The good news is that no layoffs or voluntary job reductions are planned at the Providence Journal, unlike at the Belo Corporation’s flagship Dallas Morning News, where a move to cut 85 newsroom jobs (about 17 percent of the editorial staff, according to Editor & Publisher) was announced last month. The not-so-great news is that the ProJo — like every US newspaper — continues to struggle with the seismic shift caused by the migration of readers and advertisers to the Internet.
Considering this mixed outlook, the paper occupies a middle ground that speaks to the state of American journalism. It offers must-read political coverage and periodic in-depth reports — like Edward Fitzpatrick’s superlative series earlier this year on the struggles of a drug-addicted woman — while showing less ambition than in the past and drawing occasional letters lamenting the amount of news from other papers.
In the latest departure from the Journal, reporter Gerald Carbone, an 18-year veteran, is leaving to explore other writing opportunities. Also, Providence City Hall reporter Cathleen Crowley recently took a job with the Albany Times Union, to join her fiancé, and on the eve of the start of the football season, New England Patriots beat reporter Tom Curran split for a gig with www.nbcsports.com.
Carbone speaks warmly about his time at the Journal, recalling a broad range of assignments and the paper’s stalwart support when he received a Stanford fellowship, not to mention when Providence police once arrested him, on a spurious charge of obstruction of justice, while he was asking questions about a reported downtown shooting. Although then-Mayor Buddy Cianci was enthusiastic about prosecuting Carbone, then a member of the ProJo’s investigative team, the paper spent about $50,000 for his successful defense, he says, and was ready with a strong case had the city appealed. “They’ve been very, very good to me,” Carbone says of the Journal,” adding that any complaints he has stem from the broader contemporary trends in the journalism industry.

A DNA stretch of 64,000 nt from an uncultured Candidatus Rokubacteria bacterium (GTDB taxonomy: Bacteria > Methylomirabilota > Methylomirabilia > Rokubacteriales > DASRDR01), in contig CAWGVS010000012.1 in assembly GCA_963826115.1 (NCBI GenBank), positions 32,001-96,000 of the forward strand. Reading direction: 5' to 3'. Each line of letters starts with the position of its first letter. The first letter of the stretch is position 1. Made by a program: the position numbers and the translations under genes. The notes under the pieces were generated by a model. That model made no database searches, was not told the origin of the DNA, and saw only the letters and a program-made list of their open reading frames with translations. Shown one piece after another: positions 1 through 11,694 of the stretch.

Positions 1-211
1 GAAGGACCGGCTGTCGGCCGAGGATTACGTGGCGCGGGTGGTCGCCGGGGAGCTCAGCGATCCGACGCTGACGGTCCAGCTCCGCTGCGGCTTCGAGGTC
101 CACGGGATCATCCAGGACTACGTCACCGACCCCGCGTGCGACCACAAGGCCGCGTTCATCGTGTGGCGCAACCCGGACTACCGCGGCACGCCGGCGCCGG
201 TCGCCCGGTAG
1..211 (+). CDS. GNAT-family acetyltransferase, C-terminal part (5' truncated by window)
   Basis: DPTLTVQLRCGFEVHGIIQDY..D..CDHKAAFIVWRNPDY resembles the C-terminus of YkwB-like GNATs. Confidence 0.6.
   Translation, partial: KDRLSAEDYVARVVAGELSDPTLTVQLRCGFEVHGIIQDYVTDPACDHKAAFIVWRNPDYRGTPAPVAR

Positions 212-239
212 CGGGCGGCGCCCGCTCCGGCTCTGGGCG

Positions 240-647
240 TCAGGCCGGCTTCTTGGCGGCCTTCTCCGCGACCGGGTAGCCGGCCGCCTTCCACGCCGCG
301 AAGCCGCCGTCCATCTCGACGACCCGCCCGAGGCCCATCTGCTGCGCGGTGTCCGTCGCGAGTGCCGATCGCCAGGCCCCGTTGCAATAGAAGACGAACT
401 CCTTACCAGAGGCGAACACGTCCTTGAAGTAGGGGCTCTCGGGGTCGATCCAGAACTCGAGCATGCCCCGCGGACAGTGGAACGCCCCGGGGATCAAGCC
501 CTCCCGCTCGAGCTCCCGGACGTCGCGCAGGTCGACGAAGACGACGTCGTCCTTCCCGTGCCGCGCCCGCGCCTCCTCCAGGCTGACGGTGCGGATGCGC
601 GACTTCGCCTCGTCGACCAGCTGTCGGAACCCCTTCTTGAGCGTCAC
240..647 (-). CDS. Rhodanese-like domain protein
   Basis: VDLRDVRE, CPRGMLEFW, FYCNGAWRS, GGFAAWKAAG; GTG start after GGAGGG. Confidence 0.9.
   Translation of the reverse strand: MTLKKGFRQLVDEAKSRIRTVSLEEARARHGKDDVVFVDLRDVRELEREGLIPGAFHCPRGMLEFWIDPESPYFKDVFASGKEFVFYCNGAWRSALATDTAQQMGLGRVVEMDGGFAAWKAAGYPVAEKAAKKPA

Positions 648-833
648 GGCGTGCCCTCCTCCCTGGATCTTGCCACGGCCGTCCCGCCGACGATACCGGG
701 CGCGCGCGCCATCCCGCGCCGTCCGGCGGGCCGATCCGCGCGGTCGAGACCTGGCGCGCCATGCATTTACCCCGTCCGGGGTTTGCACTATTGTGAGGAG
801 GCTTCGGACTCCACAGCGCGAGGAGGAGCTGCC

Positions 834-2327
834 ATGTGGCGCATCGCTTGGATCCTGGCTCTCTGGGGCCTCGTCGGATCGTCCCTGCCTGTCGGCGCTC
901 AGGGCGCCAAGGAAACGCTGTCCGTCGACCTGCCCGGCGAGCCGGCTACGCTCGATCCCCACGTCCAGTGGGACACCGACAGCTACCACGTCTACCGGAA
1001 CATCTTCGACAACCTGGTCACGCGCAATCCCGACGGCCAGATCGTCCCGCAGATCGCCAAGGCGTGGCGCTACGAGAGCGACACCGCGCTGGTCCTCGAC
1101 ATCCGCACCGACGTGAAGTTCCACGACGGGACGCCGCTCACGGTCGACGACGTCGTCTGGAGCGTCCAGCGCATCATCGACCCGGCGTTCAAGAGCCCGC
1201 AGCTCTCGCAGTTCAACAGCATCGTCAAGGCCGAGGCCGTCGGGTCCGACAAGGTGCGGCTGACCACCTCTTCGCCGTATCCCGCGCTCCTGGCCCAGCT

John Hill, president of the Providence Newspaper Guild, says publisher Howard Sutton recently assured him that there are no plans to cut newsroom jobs. Yet the gradual erosion of the ProJo’s staff and resources — including a reduction in bureaus, from eight in 1995 to four (with the bureau staff diminishing in size from 44 to about 24) — clearly isn’t cause for cheer. As Hill, one of the reporters moved from a bureau to the Providence office earlier this year, puts it, “Our concern is that we’re losing the brand of being the newspaper that covers Rhode Island . . . You can’t cover Burrillville from Fountain Street. You lose the eyes and ears of that community.”
Guild administrator Tim Schick says the Journal is “doing about as well as any other paper in New England, and in some cases, a little better, but the bottom line is that no paper in New England or anywhere else around the country is making the kind of money that they are used to.”
Meanwhile, New York-based GateHouse Media is seen as a prospective buyer for the five small dailies (including the Times of Pawtucket, the Call of Woonsocket, and the Herald News of Fall River) and 21 other publications in Rhode Island and southeastern Massachusetts put on the block last week by Journal Register Co. If a buyer were to invest in these papers, “they could have the potential to have something that puts news competition back in Rhode Island,” says Schick. “But I don’t know if anyone is really willing to invest in newspapers to make them better these days, as opposed to taking money out of them.”